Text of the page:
By Kenneth Freeman
‘Extreme’ is a relative word. At 250m below the surface of the ocean the pressure is 26 times higher than at the surface. This is about as deep as a human has ever free-dived, but is far too shallow and at too low a pressure for the blobfish that lives comfortably around 1km deep.
Pressure isn’t as intuitive to us as, say, temperature. The few times we notice it could be feeling your ears pop on takeoff as the cabin pressure quickly (and only slightly) drops, or feeling the building pressure as you dive towards the bottom of a pool.
The standard scientific unit for pressure is the Pascal (written Pa); typical atmospheric pressure (1 atmosphere) is around 1×105 Pa (100 kPa), the pressure at the top of Everest is about a third of that and the pressure at the bottom of a 6m deep pool is around 160 kPa.
By Dainius Kilda
Where do we look for the coldest atoms? The official record on Earth is -89°C at the Vostok station in Antarctica. Outer space is even colder: a distinctly chilly -270°C, which is only about 3°C above the lowest possible temperature, known as absolute zero. But hidden from our eyes, an even colder spot exists in physics labs, where some adventurous physicists cool atoms down to only a few billionths of a degree (0.000000001°C) above absolute zero!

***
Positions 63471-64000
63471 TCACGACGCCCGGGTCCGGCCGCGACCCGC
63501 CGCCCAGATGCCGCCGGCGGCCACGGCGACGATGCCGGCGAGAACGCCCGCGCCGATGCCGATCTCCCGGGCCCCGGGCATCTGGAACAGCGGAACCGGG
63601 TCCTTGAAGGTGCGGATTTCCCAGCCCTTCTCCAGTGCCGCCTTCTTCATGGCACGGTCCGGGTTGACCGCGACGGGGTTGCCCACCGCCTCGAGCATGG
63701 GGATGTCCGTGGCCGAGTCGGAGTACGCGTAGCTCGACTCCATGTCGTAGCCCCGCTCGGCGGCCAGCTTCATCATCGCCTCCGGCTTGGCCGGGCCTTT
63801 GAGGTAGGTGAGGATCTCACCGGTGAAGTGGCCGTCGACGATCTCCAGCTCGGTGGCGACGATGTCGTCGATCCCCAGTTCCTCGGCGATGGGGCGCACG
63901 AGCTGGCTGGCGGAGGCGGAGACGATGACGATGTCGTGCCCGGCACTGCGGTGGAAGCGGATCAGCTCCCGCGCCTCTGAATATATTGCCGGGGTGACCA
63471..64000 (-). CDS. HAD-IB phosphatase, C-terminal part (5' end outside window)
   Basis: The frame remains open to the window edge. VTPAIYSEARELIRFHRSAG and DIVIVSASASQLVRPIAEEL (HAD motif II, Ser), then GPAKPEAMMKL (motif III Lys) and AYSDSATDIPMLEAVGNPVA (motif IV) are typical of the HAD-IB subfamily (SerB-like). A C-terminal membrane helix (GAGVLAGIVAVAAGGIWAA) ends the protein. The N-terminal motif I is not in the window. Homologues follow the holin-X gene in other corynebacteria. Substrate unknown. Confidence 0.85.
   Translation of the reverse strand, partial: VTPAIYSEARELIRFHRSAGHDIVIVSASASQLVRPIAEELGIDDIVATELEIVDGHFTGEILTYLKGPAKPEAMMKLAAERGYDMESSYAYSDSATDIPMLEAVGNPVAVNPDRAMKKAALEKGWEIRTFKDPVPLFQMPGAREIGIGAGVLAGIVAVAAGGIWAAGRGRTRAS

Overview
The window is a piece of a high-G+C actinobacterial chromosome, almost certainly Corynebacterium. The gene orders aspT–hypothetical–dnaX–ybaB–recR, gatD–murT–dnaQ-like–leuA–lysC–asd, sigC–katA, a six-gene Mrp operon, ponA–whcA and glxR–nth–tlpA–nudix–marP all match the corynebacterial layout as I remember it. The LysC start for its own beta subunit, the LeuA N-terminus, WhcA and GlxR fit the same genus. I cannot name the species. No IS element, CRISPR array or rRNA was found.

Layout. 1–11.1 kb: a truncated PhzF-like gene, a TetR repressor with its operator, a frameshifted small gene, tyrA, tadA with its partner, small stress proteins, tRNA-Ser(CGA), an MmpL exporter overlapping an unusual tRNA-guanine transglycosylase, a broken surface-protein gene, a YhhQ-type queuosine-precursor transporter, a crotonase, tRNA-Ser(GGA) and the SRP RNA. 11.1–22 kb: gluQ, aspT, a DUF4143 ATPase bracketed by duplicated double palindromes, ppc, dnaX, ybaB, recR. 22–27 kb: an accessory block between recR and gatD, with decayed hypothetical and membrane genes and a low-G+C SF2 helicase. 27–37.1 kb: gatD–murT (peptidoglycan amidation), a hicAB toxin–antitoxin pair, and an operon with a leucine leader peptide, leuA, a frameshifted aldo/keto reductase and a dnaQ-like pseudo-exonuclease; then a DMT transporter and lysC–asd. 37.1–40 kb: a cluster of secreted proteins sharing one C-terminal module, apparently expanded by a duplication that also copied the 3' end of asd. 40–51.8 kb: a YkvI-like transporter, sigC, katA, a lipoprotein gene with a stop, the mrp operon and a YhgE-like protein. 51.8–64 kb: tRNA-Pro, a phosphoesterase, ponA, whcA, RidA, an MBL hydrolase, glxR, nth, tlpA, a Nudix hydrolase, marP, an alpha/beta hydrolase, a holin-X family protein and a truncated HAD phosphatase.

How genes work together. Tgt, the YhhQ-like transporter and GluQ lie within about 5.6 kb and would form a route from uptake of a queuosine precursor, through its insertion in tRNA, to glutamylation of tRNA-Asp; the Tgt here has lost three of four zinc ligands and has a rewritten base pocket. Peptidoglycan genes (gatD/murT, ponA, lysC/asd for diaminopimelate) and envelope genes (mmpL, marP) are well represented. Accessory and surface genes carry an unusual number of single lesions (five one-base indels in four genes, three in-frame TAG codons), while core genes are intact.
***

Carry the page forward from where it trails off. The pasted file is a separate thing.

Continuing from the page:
Cold matter is a big hit in physics for a reason: it is a breeding ground for quantum phenomena, including new phases of matter that only exist because of quantum mechanics. In the everyday world around us, we usually see only the familiar phases of matter: solids, liquids, gases, and plasma. But at extremely low temperatures, atoms in an ordinary gas condense into a single entity – the exotic fifth phase of matter called a Bose-Einstein condensate, in which the atoms behave like a huge quantum wave. Bose-Einstein condensates can flow without friction, cannot be rotated, and may have important applications in precision sensing, quantum computing, and several other areas.
In this article, we’ll describe what it even means for an object to get this cold, how Bose-Einstein condensates are made, and what we can do with them now we’ve got one. Continue reading